The Early Years
The mechanical pipette (micropipette) was invented in the early 1960s and has historically become one of the most significant laboratory tools over the last 50 years. It was further developed into an adjustable micropipette in 1972. At this time, there were limited service options for pipette users, as pipette manufacturers initially guided customers toward replacement pipettes. While clinical laboratories were dominated by the MLA brand; Eppendorf, Gilson Pipetman® and Finnpipette® dominated the R&D laboratories, and new brands ensued. The pipette calibration market had yet to develop, as pipettes were mostly sent back to their manufacturers for repairs, which included lengthy turnarounds. Scientists then were at a disadvantage, as pipetting accuracy and repeatability remained largely unchecked, and laboratory procedure had to accommodate wide tolerances.
In the 1980s, as pipette manufacturers continued their pursuit of pipette sales revenues, they also offered calibration services, but again with lengthy turnaround times. This opened the door for independent traveling pipette service providers, who surfaced, offering the ultra-convenience of onsite measurement and maintenance services. Although unregulated, substandard and unchecked, these onsite providers changed the pipette service landscape. With these services, the lifecycle of a pipette were extended and these onsite service providers flourished. The pipette market continued to grow and these onsite service providers thrived. Recognizing this opportunity, manufacturers began to expand their calibration and repair services, even accepting other pipette brands for calibration and repairs.
With the increase of independent pipette service providers, replacement parts became a precious commodity, and service providers competed fiercely for pipette calibration and repair services. Rainin, Brand, Oxford Benchmate™ and Biohit were a few of the now prominent brands in the U.S market and the race was on. Pipette manufacturers even turned to limiting the availability of their pipette parts, as a way to control the competitive landscape of the pipette service market.
Introduction of Standards
As the 1990s rolled around, laboratory emphasis on metrology (the science of measurement) expanded and FDA (Food and Drug Administration) regulators began enforcing tighter controls over testing and calibration standards. Since FDA approval was the objective of most scientific laboratory organization, those regulated laboratories were accountable to manage, control, monitor and document the performance of their test equipment, including their pipettes. Pipette service providers were subsequently being required to meet the regulatory requirements of their regulate customers and demand for calibration accreditation to the competency standards, ISO 9000 or ANSI Z540 for manufacturing labs and ultimately ISO 17025, gained momentum in a race to market.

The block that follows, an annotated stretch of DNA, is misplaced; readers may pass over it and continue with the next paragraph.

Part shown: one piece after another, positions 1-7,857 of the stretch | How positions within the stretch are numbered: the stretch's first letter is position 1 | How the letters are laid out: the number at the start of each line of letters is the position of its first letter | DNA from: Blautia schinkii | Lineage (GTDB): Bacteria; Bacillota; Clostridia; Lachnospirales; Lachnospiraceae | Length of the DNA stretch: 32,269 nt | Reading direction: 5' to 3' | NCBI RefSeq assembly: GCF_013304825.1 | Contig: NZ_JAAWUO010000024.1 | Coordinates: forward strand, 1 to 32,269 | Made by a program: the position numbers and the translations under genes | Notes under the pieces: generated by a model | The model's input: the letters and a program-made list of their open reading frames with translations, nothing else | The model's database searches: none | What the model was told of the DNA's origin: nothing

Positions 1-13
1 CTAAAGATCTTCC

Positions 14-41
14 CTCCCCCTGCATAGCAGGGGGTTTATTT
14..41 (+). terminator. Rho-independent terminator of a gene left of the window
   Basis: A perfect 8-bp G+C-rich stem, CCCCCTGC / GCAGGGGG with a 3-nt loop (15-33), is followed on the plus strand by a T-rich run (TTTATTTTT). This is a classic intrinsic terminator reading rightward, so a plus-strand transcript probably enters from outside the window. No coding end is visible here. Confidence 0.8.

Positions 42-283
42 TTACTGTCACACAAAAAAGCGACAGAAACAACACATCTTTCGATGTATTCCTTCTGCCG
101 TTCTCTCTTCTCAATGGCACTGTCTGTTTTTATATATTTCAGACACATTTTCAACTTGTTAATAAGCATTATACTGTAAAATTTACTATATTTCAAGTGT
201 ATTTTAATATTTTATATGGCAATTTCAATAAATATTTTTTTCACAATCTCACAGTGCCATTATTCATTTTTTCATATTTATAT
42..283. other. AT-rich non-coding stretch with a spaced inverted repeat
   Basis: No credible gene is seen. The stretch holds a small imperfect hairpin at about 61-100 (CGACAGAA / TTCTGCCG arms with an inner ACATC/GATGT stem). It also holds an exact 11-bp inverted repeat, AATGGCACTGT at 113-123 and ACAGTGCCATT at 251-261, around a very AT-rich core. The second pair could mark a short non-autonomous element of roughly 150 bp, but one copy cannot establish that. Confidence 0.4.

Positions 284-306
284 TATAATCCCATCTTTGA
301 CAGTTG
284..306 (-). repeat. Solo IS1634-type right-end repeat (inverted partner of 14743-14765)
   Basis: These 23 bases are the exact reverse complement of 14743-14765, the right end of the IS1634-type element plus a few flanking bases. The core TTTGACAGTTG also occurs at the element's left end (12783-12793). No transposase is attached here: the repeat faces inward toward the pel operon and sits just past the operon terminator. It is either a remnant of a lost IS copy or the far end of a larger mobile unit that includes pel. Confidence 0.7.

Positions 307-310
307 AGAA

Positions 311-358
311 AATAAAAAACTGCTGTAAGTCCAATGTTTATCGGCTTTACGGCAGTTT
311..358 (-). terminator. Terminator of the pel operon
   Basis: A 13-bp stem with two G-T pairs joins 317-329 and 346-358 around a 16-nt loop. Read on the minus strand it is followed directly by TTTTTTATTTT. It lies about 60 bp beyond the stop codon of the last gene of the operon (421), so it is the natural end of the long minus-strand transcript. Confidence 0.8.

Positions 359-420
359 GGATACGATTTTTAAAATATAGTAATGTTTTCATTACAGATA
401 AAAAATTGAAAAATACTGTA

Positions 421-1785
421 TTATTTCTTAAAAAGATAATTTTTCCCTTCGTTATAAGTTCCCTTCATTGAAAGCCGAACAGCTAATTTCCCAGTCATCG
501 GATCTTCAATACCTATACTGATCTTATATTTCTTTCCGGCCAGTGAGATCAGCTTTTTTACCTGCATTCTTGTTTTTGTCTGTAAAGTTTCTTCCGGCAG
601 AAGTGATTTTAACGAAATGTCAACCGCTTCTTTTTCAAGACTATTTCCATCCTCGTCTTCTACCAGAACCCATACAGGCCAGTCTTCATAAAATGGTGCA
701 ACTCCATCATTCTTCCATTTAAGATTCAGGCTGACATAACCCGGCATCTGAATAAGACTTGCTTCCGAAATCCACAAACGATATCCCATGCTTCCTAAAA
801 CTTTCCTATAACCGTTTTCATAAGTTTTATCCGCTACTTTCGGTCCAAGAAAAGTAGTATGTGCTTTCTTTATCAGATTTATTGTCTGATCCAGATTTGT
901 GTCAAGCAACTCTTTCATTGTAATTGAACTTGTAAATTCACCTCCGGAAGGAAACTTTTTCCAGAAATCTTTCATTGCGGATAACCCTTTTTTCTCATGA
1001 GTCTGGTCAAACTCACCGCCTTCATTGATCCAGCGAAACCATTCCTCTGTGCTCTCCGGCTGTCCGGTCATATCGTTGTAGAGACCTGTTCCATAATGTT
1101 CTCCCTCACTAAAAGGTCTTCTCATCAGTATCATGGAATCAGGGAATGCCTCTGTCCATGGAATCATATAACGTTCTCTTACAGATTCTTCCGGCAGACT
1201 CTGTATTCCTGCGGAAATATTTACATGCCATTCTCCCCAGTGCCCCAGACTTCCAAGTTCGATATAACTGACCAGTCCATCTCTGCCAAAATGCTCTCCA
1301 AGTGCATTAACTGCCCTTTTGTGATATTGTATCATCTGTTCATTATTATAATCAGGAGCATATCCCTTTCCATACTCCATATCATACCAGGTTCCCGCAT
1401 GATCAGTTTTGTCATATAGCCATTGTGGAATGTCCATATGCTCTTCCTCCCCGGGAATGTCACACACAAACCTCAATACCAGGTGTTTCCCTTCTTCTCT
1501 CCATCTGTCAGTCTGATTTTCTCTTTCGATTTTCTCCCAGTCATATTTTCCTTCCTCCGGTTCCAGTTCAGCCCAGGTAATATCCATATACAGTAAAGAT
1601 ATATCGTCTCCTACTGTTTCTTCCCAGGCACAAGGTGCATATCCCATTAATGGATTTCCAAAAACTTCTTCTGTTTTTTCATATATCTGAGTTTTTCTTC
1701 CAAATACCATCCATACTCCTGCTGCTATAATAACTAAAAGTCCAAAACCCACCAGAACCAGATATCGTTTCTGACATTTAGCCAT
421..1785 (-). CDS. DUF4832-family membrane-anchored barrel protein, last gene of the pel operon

Many labs continued to operate below the regulations and remained unaccountable to the requirements and uninformed about quality benefits these standards were providing. Scientists and managers, who had grown accustomed to the onsite pipette services, became increasingly curious about the validity and integrity of these traveling providers, as these competency standards and published methodologies circulated the scientific community.
A market divergence was being created for laboratory managers, one which still remains today. While the quality, compliance and controls of a standards-based calibration was on the rise, the convenience and low price of a traveling onsite pipette service provider continued to draw the interest of basic research labs, who were not held to any compliance standards. With little perceived risk, lab managers were less interested in the shortcomings of onsite pipette services and the risk to their science. Instead, they continued to value the convenience and low pricing available from an onsite service provider, accepting lower and lower price bids.
By the end of the decade, many independent pipette calibration service providers, who were attracted to the regulated laboratory market, began seeking accreditation to the new ISO 17025 standard. This new standard was designed to provide testing and calibration laboratories an unbiased, verified compliance of service competency. Accredited pipette calibration labs became the provider of choice for regulated laboratories, to meet their growing quality assurance programs. Unaccredited pipette providers were no longer capable of meeting the needs of the regulated lab market.
Still, with few barriers, little overhead, no oversight and seemingly limitless revenue streams, traveling pipette service providers thrived. New outfits popped up regularly. From 1-man service units to small armies, they arrived at academic laboratory facilities, each with a suitcase and scale in tow, moving from move lab to lab and soliciting low priced service and ultrafast turnaround. Oversight was absent and access to these facilities was unimpeded.
On September 11, 2001, the world changed…